Aaron Copland worried about the durability of “The Tender Land,” his opera about a traditional, humble, rural 1930s family suspicious of outsiders and their morals. But it seems uncannily relevant: contemporary America is still often touted as a place whose small-town heartland, inhabited by plain-spoken, wary and conservative folk, is framed by cities teeming with deviants and elitists.
Copland wrote “The Tender Land,” his only full-length opera, to provide a manageable vehicle for young singers and small companies. It received a lukewarm reception at its premiere at New York City Opera 1954 (after having been rejected for broadcast by NBC), and is now infrequently performed. But the Bronx Opera Company made a credible case for the work on Saturday at El Museo del Barrio’s intimate Heckscher Theater in East Harlem.
The outsiders in the opera are two worldly drifters, Martin and Top, who arrive seeking work on the Moss family farm. Laurie Moss, about to graduate from high school, falls in love with Martin and is torn between her roots and her desire to explore the world.
The Heckscher is an ideal space to stage the opera, which Copland said he intended to evoke a “warm and personal feeling.” Meganne George’s attractive, simple sets and costumes — a wooden farmhouse and floral dresses — reflect the Walker Evans Depression-era photographs that inspired Erik Johns, the librettist.
Royston Coppenger’s effective staging kept the simple plot moving. Elizabeth Hillebrand sang with an attractive soprano and convincingly portrayed Laurie as shy and na´ve, rebellious and finally confident, as she (somewhat implausibly) heads out alone into the world.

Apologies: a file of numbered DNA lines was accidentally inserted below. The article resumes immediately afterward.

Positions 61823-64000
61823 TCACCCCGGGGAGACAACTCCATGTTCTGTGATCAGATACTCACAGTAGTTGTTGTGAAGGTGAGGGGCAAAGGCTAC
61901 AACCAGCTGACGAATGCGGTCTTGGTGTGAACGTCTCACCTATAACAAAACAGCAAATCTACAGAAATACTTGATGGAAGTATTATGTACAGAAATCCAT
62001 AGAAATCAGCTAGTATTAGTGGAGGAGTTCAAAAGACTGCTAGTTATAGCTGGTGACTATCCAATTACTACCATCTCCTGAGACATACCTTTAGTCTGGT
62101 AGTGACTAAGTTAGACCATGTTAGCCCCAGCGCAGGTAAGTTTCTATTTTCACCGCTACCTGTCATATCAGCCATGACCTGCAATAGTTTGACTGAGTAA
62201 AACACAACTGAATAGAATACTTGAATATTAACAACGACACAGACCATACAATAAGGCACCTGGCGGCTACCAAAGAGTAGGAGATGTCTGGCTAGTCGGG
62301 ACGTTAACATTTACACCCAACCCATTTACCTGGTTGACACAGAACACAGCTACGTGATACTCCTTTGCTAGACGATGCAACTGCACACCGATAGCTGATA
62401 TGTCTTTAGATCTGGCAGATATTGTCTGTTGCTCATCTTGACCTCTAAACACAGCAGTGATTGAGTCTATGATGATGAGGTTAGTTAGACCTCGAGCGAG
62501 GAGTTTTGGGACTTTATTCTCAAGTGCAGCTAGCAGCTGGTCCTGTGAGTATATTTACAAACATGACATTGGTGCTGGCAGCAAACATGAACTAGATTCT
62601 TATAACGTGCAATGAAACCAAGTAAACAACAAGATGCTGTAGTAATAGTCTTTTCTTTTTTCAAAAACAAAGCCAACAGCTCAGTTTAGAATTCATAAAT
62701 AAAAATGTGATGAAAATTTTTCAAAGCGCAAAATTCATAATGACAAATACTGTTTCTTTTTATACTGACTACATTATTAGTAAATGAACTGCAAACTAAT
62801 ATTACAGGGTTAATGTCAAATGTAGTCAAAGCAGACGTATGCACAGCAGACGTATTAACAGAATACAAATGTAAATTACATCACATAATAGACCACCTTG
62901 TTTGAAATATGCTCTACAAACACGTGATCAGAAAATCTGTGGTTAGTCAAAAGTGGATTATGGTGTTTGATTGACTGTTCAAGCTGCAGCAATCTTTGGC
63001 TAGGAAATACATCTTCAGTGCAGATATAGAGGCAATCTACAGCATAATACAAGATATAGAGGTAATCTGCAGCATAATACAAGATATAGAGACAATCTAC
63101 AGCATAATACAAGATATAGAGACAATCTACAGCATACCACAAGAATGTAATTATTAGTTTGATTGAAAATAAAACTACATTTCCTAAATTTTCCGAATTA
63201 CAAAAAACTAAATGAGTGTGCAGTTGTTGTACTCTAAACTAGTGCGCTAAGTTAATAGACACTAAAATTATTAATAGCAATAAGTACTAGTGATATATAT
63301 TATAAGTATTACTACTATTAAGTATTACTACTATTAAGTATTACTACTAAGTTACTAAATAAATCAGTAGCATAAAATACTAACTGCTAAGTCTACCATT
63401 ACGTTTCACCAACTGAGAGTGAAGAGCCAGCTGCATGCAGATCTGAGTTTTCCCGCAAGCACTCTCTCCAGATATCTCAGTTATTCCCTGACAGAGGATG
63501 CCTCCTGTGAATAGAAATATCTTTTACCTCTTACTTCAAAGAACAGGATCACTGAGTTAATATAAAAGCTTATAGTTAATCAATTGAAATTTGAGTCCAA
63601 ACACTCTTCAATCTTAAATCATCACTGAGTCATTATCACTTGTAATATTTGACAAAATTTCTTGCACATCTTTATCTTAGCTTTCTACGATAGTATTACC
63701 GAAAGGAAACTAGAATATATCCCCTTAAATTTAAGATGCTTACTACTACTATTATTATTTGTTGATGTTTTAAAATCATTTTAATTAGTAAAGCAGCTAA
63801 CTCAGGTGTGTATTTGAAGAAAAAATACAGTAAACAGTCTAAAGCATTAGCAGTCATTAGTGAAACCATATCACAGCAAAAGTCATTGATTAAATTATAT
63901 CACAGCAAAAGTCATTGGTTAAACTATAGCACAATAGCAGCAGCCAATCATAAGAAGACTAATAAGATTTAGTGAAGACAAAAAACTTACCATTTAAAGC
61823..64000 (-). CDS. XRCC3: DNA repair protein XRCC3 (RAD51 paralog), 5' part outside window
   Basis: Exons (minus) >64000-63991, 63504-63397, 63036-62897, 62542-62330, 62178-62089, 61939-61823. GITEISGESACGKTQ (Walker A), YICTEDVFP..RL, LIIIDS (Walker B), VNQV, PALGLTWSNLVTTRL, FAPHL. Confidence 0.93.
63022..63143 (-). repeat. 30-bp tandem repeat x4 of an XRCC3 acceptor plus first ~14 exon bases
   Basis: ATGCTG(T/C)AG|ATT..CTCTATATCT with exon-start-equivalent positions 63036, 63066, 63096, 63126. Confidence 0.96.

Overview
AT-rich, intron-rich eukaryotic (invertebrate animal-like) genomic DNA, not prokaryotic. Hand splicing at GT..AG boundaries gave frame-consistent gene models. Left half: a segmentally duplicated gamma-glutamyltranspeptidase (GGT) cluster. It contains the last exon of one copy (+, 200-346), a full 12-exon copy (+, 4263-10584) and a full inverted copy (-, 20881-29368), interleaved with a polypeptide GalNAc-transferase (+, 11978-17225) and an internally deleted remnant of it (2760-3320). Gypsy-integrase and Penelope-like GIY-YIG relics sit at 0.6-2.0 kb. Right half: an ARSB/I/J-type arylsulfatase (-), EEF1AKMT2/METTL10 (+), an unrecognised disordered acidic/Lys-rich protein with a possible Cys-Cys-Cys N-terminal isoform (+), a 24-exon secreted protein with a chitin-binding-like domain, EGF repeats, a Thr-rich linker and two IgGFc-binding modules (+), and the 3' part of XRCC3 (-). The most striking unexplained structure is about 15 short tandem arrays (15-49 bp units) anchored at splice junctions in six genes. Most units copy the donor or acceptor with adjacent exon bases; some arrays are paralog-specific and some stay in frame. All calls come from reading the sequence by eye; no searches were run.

Megan Candio was excellent as Laurie’s bubbly 10-year-old sister, Beth, a mostly spoken role. Leslie Swanson was believable as the cynical Ma Moss, bewildered by her daughter and deeply suspicious of the drifters.
Daniel Keeling was a tough, old-fashioned and protective Grandpa Moss, although he had trouble projecting his wobbly lower range. Marvin Scott struggled vocally as Martin, although there was amusing chemistry between him and Peter Clark, who was a rascally, irrepressible Top.
Michael Spierman conducted a performance that was often lively and taut, although the singers were sometimes out of sync with the orchestra, and there were some hairy moments in Laurie’s graduation party scene.
The company used Murray Sidlin’s effective chamber version of Copland’s mostly diatonic score, which has an occasional dissonance to heighten dramatic effect. Copland aptly described this folksy, tonal work, redolent of “Appalachian Spring,” as “plain, with a colloquial flavor.”
The wistfully appealing score is indeed simple, but crucially, the opera’s themes seem timely.